In our previous blog post, we talked about the importance of antenna design and testing. This time we are delving more deeply into antenna simulations: why are they at the core of cost-effective business?

Developing electronic devices is always expensive and time-consuming, and wireless products are no exception. The consequences of choosing an inadequate antenna can render even months of development time worthless.

As stated, our previous blog post dealt with antenna testing in the R&D process. This time we wanted to highlight an even earlier stage of the process: simulations. Actual antenna testing should only come after antenna simulations. Why?

Well, in order to even test an antenna, there needs to be a prototype to test, which means that significant investments have already been used. If everything worked out perfectly all the time, this wouldn’t be problem. Unfortunately the selected antenna solutions often fall short of expectations. There is, however, a way to mitigate this risk and eliminate the need to gamble with precious R&D investments: antenna simulations.

The Phases of Simulation-Driven Antenna Design Process

The four phases of simulation-driven design process.

The fundamental logic behind the simulation-driven design is the ability to verify all design choices with simulations, while the product design evolves. The antenna design process divides into four phases: pre-study, concepting, antenna integration and verification. All phases involve close collaboration with the product development team.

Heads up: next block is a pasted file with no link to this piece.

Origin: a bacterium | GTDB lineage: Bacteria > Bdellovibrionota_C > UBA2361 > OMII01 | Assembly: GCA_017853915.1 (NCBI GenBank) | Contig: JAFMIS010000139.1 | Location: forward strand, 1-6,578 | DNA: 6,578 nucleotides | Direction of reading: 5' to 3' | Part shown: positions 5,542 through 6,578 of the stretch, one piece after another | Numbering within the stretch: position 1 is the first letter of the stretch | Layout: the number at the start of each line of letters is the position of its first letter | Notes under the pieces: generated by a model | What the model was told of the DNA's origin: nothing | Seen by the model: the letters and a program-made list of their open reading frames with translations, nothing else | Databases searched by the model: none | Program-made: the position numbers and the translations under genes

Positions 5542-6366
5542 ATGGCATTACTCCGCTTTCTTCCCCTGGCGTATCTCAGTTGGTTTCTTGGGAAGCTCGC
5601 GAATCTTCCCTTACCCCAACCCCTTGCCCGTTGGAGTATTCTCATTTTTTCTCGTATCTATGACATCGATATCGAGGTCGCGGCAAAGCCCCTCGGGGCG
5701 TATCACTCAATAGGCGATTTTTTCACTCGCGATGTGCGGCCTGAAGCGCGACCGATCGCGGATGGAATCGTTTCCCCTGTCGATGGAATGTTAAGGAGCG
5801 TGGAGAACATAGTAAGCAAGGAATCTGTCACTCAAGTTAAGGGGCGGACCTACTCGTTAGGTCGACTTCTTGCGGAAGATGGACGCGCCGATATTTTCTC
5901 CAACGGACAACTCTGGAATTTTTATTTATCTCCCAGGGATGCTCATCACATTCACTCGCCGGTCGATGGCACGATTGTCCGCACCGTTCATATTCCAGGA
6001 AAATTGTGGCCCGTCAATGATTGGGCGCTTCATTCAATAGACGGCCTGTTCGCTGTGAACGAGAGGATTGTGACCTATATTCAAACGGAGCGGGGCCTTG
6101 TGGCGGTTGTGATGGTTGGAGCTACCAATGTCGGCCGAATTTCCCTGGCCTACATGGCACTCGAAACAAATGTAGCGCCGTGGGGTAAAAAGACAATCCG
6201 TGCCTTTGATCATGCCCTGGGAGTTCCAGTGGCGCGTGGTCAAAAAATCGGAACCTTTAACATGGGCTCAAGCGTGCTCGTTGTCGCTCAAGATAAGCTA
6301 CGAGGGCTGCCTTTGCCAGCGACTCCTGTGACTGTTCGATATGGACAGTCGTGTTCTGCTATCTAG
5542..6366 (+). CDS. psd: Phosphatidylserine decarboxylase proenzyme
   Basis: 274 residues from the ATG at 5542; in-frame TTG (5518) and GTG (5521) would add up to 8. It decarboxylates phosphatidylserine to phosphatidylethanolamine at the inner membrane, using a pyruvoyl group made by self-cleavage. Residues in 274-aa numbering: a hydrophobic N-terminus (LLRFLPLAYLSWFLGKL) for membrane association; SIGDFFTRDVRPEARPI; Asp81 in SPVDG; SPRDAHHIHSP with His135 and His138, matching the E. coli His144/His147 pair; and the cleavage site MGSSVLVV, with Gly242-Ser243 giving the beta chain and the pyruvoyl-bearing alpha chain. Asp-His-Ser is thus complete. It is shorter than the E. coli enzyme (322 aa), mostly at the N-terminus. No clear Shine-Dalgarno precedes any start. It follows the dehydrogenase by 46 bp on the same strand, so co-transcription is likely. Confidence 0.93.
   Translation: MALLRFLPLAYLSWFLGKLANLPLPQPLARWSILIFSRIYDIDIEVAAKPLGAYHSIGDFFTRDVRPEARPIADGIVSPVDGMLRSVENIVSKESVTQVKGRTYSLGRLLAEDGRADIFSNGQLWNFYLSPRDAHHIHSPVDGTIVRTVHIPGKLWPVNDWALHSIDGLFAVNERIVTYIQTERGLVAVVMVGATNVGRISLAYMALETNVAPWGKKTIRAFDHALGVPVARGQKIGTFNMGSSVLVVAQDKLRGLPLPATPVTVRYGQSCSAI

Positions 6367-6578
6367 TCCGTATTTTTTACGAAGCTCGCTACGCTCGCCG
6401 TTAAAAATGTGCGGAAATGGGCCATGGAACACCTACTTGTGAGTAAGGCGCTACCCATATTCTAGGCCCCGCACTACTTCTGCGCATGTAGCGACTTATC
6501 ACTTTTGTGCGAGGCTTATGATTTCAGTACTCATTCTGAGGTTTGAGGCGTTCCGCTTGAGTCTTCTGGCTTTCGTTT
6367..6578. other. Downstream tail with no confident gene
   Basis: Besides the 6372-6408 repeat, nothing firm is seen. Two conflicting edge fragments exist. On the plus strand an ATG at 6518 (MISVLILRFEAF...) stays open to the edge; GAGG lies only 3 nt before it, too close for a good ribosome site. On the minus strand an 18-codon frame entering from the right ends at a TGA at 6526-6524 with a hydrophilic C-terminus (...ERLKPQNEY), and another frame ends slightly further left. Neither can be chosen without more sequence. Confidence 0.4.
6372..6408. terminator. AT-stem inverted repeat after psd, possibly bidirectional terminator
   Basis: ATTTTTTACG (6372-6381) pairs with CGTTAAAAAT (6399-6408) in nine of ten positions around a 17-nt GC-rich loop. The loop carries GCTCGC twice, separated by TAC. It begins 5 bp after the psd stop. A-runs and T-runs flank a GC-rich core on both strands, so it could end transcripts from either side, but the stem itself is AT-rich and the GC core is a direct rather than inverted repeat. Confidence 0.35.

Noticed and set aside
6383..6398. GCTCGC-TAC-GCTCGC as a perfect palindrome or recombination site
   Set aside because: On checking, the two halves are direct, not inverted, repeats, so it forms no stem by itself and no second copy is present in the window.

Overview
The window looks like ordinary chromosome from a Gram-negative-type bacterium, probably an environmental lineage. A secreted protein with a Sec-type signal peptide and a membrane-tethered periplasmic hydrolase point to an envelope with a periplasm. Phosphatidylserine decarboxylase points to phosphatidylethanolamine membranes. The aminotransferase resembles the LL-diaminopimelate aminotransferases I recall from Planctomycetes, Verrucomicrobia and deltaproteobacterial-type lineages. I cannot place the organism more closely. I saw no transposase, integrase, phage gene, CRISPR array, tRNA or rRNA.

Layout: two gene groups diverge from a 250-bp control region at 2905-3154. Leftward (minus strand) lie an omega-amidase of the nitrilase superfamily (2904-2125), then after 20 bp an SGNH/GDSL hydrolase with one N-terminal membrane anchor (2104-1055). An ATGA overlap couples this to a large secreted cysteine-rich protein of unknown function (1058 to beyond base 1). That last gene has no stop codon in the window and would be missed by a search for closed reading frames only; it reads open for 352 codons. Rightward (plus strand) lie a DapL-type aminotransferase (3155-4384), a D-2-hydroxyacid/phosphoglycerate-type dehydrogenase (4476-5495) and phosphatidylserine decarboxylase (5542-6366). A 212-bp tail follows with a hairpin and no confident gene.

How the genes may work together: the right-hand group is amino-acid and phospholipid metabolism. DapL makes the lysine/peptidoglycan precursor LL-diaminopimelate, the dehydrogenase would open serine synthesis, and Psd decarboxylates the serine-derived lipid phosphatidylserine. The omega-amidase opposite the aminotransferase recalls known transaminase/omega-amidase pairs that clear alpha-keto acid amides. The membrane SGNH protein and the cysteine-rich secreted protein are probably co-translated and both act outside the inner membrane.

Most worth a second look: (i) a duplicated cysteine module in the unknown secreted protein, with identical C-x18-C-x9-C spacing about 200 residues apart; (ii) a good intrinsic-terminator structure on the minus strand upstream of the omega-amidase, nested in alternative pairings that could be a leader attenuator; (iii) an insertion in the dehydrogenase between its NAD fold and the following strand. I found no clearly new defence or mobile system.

1. Pre-Study: Starting Out with Innovative Concepts

The simulation-driven design process starts with the pre-study phase. During this phase, explorations of initial product ideas happen before any mechanical models exist. This phase is also referred to as “pre-concepting”. The antenna engineers run sets of simulations using simplified models, to provide input into what is achievable. These simplified models are based on the desired size of the device, use case, PBC size, materials and target specification. The results we get from these simulations then inform the product management team on how to refine the specifications of the product.

2. Concepting: Shaping the Optimal Antenna Solution

Once the product has a target specification, the concepting phase begins. During the concepting phase, antenna engineers test and develop various antenna solutions, using simulations with the latest CAD models available. We iterate and continue this phase, until one antenna concept has been singled out. It’s necessary that at this phase, the overall design has matured enough, so that any subsequent changes won’t affect the antenna concept selection.

3. Antenna Integration: Merging Elements

After selecting the antenna concept, it’s optimized for the current product design. A series of simulations are performed to assess the effects of mechanical and PCB layout changes. These simulations help identify unwanted resonances that are either on useful frequencies or have a risk of tuning in the final product. Professional engineers anticipate these risks early, so that fixes can be prepared adequately in advance. At this phase, EMC specialists also help with ground connections and floating.

The antenna integration phase concludes with an extensive simulation round, known as virtual antenna testing. Virtual antenna testing is conducted only for product designs that are ready to be released for prototyping. The design is modelled in an extremely detailed way to give as accurate results as possible.